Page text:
Josh Vogel, is a woodworker in upstate NY, who with his partner Kelly Zaneto, has a holistic or ‘nose-to-tail’ approach to his timber. He makes large sculptures, then cooking utensils with the leftovers, and then with the scraps from these, he fuels his outdoor oven. Nothing goes to waste. His cutting boards as well as his spoons, have no glue and no joints, their just single pieces of wood.


To get the recipe for Wood-Smoked Turkey which would be a wonderful option for Thanksgiving, check out the recipe at Food and Wine.com here.

To purchase Josh Vogel‘s hand made wooden products, which include wooden boards, cutting board oils, spoons and cooking utensils, click here. 

Race to the newsstand and pick up this November Thanksgiving Issue of Food and Wine magazine right now. To subscribe, click here.


Photographs for Food and Wine magazine by Fredrika Stjärne
Styling Alison Attenborough
Original text that appears in the magazine, Daniel Gritzer.

Charlene’s Spicy Ketchup

A few Summers ago, Charlene Benson found herself up in a log cabin in Big Indian with two 6-year-olds, and one of them wouldn’t stop talking.

It was raining, and didn’t look like it was going to stop anytime soon. She had a few jam jars, but not many, and a large bushel of tomatoes that she had rash-purchased at the market.

Ketchup would be something she could make that would require a lot of reduction. Which would work with the scant few jars she had, and give the kids an activity, besides, she reasoned, there was something very satisfying about a big pot of warm tomatoes simmering on a stove.

Charlene is one of my mentors, a creative tour-de-force; (a slayer of visual dragons!) She was the first person to hire me on magazines in the US (Yes, you can blame her!) and now she also grows vegetables from her wondrous garden in Williamsburg. Shiny purple eggplants and taut, irregular heirlooms. Figs, Peppers and the odd Peach. The tomatoes she uses in her ketchup are Plum, and San Marzano. “The San Marzano,” Charlene says… Are frankly horrible eaten raw, but great in my sauce.”

Last Saturday, Charlene, her husband Brant, and I got together with the Andrea Gentl and Marty Hyers (from the photo duo; Gentl and Hyers) to shoot for the day. Despite warnings of a tornado, some ultimately heavy downpours… the sun, and the ketchup—came out wonderfully fine.

Here is her recipe.

Charlene’s doesn’t use exact measurements. If the sauce needs more sweetener, she’ll add more maple syrup, if it’s not spicy enough, she’ll add another pepper. Note: The spiciness will mellow out in time (as it’s stored) with the influence of the vinegar. You need to taste frequently though, to get it to where the taste works best for you.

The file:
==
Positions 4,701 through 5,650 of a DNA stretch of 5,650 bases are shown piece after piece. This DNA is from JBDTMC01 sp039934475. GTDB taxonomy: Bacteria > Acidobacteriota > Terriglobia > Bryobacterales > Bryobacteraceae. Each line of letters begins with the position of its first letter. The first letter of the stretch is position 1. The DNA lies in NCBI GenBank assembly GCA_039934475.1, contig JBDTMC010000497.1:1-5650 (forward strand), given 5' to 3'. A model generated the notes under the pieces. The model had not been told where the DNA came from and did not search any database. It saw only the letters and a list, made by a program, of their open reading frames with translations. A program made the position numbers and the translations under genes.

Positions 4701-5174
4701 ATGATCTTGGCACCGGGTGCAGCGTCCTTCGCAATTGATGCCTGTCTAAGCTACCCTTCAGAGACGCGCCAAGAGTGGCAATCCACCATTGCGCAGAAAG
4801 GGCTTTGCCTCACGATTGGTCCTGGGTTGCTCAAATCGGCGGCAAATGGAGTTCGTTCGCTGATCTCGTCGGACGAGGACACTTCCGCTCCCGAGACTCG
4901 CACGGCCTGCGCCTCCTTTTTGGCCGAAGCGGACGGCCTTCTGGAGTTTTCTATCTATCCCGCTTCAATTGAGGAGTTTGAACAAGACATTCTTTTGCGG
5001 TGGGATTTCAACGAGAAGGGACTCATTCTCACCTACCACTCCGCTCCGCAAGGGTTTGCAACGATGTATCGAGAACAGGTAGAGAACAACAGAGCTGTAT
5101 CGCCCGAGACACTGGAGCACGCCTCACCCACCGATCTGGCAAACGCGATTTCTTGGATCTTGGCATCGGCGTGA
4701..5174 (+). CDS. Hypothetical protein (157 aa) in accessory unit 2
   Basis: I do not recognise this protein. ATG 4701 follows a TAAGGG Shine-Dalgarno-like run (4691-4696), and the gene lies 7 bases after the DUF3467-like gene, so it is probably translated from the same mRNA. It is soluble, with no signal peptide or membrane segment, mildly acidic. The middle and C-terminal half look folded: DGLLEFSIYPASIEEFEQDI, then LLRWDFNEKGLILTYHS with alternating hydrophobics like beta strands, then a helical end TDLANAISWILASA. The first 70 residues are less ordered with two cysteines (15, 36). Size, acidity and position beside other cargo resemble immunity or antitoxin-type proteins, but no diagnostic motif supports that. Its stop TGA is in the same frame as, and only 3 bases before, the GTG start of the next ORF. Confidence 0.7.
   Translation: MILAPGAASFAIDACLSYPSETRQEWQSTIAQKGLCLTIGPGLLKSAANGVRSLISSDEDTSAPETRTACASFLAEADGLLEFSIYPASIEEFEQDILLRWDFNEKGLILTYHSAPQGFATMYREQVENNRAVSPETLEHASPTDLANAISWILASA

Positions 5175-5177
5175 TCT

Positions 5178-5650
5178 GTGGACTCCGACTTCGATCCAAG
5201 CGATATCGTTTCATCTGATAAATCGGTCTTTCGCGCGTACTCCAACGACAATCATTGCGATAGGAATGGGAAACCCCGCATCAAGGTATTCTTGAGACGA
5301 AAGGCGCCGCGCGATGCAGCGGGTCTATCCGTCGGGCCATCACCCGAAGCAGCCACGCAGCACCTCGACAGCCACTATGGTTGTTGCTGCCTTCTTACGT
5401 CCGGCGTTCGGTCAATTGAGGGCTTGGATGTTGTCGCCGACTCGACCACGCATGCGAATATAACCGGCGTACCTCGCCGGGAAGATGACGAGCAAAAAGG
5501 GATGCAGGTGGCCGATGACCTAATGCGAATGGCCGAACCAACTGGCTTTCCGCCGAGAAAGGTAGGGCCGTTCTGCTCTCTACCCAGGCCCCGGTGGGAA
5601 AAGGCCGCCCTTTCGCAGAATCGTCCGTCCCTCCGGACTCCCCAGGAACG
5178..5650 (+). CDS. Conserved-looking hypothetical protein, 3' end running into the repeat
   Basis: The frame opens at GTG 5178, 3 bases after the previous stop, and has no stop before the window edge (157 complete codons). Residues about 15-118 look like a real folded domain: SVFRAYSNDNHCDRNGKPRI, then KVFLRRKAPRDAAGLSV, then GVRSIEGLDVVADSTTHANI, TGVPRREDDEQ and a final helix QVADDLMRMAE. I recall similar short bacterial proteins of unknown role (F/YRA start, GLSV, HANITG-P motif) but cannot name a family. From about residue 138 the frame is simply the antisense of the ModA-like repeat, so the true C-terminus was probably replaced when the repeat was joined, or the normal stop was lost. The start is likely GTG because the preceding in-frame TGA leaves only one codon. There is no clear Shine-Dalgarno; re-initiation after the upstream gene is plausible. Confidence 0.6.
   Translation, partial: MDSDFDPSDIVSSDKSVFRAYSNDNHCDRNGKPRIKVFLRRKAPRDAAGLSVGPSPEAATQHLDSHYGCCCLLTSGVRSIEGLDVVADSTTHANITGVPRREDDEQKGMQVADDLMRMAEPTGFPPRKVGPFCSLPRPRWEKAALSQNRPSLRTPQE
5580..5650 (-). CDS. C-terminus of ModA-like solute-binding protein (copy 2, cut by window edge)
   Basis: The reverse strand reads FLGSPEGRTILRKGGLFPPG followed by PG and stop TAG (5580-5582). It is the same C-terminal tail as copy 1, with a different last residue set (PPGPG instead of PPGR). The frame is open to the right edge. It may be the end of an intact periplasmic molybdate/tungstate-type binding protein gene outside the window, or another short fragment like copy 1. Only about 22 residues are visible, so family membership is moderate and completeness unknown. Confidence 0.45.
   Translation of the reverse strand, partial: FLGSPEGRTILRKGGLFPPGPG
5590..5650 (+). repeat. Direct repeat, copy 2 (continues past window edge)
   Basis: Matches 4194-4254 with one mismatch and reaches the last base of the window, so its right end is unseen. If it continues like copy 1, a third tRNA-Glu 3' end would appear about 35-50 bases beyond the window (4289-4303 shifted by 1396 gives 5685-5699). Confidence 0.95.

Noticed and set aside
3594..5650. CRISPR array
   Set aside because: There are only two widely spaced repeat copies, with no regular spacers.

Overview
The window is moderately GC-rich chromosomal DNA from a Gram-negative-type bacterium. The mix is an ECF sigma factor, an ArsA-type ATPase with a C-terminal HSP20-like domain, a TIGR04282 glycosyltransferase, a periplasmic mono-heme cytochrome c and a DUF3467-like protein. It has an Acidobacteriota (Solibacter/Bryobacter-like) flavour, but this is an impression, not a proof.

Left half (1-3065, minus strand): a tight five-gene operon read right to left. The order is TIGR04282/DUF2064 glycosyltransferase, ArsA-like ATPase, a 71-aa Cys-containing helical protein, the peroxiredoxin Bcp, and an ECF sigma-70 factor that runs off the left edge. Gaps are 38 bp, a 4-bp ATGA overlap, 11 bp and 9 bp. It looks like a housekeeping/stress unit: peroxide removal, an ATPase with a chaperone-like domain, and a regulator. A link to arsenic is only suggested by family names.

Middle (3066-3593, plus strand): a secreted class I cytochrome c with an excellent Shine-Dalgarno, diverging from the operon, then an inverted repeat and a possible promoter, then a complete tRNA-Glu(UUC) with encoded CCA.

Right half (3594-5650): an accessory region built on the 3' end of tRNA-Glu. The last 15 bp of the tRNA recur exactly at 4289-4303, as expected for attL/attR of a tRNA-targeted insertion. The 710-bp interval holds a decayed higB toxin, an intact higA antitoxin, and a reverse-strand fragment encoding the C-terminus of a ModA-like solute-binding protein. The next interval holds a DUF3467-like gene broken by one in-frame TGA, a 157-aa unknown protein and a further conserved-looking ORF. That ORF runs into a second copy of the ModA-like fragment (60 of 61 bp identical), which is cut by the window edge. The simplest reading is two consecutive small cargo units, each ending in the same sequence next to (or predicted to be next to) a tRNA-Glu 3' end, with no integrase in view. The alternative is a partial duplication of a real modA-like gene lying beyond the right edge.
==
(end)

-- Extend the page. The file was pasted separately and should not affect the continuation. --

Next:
Take 35 Plum, Roma or San Marzano tomatoes. Cut in half and de-seed into a sieve, draining the juice into a bowl. Place cut tomatoes face down on an ungreased cookie sheet, with 12 whole Cayenne Peppers, (or other small hot peppers), a peeled whole head of Garlic and a loose handful of Basil and Oregano leaves (fresh only). Roast in a convection oven at 400 degrees for 25 minutes, or a regular oven at 425 for 30 minutes or until the skins puff up and turn black. (See picture.) While the tomatoes are roasting, cut up 4 Onions (can be white, red, or standard brown, whatever you have), 4 Red Bell Peppers (Capsicum) 2 Poblano Chilli’s and 4 cloves of Garlic, into inch size pieces. (This should come to about 7 cups in total).  Place in a large heavy based pot or dutch oven on the stove top. Add 5 cups of Distilled White Pickling Vinegar, 5 Clove sprigs, 1 Bay Leaf, 1 tablespoon of Mustard Seed, 1 tablespoon of Celery Seed, 2 tablespoons of Salt, 1 teaspoon of White Pepper, large grind of Black Pepper. Stir, and put on Medium heat to gently warm. When tomatoes are done roasting, remove from oven and gently with tongs, peel the skins off the tomatoes. Put the entire contents of the cookie sheets into the pot. Bring entire mixture to the boil, reduce untill you have a soft rolling boil, and leave for 2 and a half hours, or until the contents of the pot have been reduced by half. Add 1 cup of Raisins, and 1 cup of Maple Syrup. Taste. Add seasoning or more sweetener, or more spicy pepper if you desire. Use an immersion blender to puree. Simmer another 2 more hours. The sauce will be a very dark red. Pour into 8 oz jars. Process according to canning directions. (See link in ‘Notes’ below). Makes 12 x 8oz jars of ketchup.

Notes: You can use the tomato ‘juice’ from the de-seeded tomatoes later to water the ketchup down, if you so desire, or, put it in a Bloody Mary. When she was a child in Pennsylvania, Charlene and her brothers used to fight over who would get to drink the tomato juice first. Charlene uses Cayenne and Poblano Peppers because that’s what she has in her garden, but you could use Banana Peppers, Scotch Bonnets, Jalapeno, even, whatever you have. For the roasting of the tomatoes, we used a total of 3 cookie sheets for this recipe. For standard info on canning, click here.